Here are one or two ideas for Christmas.If your child is comfortable reading at Diamond reading level try the Usborne first reading book(between levels 2 and 4). Androcles and the Lion is a great choice and the girls seem to love The Town Mouse and the Country Mouse, but there are plenty of others to choose from.If you would like to see how difficult the text is to read, click on the link for Androcles and the Lion and then “Look Inside” the book.

At Emerald level  Ricky Ricotta’s Magic Robot series is much loved by boys of 7 and above.

If your child is reading at Ruby level, you can’t go far wrong with Horrid Henry, although if they are happily reading on their own at Ruby level I don’t think you have anything to worry about in terms of them being a reluctant reader. I always like children to be reading at Ruby level by the end of Year 3 if at all possible. If they are, there is a good chance they will become keen readers in the future.  Another great series for Ruby readers are the dog and cat stories from Battersea Dogs’ Home . Much loved by little girls these heartwarming stories are just right for Christmas.

Why not buy them some new books for Christmas and enjoy the peace during the holidays?

Get your children reading for pleasure today.

September 19, 2012

Our children learn to read at school, but while they’re learning the mechanics of reading we, as parents, need to be continually encouraging them to read books for pleasure. Even as they are learning to read in Y1 and Y2 , we need to be finding them easy to read books that will reinforce what they have learnt on the reading scheme at school but much  more importantly persuade them that reading a good book is fun. There are lots of great books out there that children can enjoy reading, such as those from the Usborne First Reading scheme. These books have very little text in the simpler books, but have a large font that children like and lots of lovely full colur illustrations. They cover many different subjects, but I find that children of this age particularly like the fairy stories in the series. As the publishers themselves say, these books are “irresistible for children learning to read.”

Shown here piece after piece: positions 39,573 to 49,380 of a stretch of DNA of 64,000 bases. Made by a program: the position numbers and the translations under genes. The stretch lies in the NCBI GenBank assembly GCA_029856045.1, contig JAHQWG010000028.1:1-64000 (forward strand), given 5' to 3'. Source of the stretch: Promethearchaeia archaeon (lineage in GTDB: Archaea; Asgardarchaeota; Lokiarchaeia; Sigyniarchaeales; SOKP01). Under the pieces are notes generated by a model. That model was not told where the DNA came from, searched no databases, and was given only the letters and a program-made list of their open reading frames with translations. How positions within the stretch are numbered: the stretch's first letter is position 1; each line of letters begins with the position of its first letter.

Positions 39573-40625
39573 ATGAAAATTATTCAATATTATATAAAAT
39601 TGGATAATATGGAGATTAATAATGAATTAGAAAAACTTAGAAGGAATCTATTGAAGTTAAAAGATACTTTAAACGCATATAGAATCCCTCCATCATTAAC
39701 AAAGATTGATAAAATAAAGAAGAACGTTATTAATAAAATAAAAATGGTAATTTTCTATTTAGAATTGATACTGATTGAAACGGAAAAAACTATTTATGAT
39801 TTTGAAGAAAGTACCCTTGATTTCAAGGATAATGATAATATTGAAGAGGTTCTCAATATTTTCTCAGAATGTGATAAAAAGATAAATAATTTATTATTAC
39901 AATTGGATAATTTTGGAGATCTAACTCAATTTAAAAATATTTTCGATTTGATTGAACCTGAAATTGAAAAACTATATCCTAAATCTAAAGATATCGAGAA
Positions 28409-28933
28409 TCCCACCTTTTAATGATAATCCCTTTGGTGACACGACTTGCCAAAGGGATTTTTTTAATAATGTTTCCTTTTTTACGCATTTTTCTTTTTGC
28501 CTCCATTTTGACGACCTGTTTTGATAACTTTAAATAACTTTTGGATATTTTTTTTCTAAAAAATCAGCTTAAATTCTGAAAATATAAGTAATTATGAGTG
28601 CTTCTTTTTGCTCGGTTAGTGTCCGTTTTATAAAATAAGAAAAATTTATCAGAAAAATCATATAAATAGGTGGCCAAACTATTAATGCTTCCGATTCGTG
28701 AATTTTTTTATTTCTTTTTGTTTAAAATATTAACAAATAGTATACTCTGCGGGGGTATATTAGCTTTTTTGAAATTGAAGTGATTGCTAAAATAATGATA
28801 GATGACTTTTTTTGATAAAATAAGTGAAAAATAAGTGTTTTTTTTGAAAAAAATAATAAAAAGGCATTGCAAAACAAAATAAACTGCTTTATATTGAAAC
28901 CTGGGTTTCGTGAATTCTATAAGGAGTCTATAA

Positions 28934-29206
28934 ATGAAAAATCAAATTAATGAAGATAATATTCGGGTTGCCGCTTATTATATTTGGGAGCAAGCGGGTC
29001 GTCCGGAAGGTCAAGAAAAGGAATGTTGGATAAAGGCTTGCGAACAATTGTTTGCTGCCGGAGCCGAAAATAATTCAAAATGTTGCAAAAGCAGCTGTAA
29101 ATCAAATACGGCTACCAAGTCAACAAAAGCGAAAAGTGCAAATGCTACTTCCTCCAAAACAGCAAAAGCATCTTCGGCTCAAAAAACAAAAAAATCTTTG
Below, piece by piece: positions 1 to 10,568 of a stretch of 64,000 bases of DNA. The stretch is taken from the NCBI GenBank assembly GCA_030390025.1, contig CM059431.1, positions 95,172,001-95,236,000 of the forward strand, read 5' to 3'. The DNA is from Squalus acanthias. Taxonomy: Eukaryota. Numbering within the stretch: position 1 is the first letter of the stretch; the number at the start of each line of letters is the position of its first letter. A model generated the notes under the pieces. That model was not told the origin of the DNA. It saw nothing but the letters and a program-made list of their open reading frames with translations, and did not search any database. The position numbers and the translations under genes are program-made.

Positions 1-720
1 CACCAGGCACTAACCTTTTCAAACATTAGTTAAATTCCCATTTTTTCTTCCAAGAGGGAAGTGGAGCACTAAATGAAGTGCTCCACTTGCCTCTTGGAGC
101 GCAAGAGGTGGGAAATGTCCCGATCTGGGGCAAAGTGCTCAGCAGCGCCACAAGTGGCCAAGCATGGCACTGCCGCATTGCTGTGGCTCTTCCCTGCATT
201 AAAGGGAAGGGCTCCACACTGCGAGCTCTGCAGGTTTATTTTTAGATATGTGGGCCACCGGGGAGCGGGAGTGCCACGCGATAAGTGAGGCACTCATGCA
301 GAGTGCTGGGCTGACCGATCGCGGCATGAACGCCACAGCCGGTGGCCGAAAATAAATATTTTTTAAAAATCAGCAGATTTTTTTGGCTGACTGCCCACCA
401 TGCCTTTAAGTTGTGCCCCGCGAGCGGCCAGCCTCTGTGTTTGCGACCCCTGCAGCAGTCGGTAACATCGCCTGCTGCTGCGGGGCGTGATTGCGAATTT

When reading for pleasure, children need to read books at a much simpler level than they would on the reading scheme at school, to ensure that they can read alone and not necessarily need adult help.They will be much more likely to enjoy a book that is simple to read than one that they struggle their way through.This lays the groundwork for them to become keen readers in the future.As they move on through the primary school years parents can really help their children  by finding lots of books for their children to read for pleasure. The children that read for pleasure usually find it easier to do well at school generally. Continuing to read stories to your child  helps as well.

We have now launched our programme to get reluctant readers reading. If you have a child (aged between 7 and 11) who does not enjoy reading for pleasure, we can help you to set them on the path to reading.  If you’d like to see what one of the Mums who has tried this scheme has to say you can read all about her experiences at Sarah’s blog.

Picture by Mike Babcock  at Flickr

Our recent reading study

September 18, 2012

The results of our recent reading study looking at how to get children reading for pleasure, have far exceeded our expectations (and, it seems, those of the children’s parents!). You may remember that we wanted to see whether the simple step by step programme we had designed, could get children who were reluctant readers, to read for pleasure . The second aim was to refine the programme by testing which strategies worked best with children.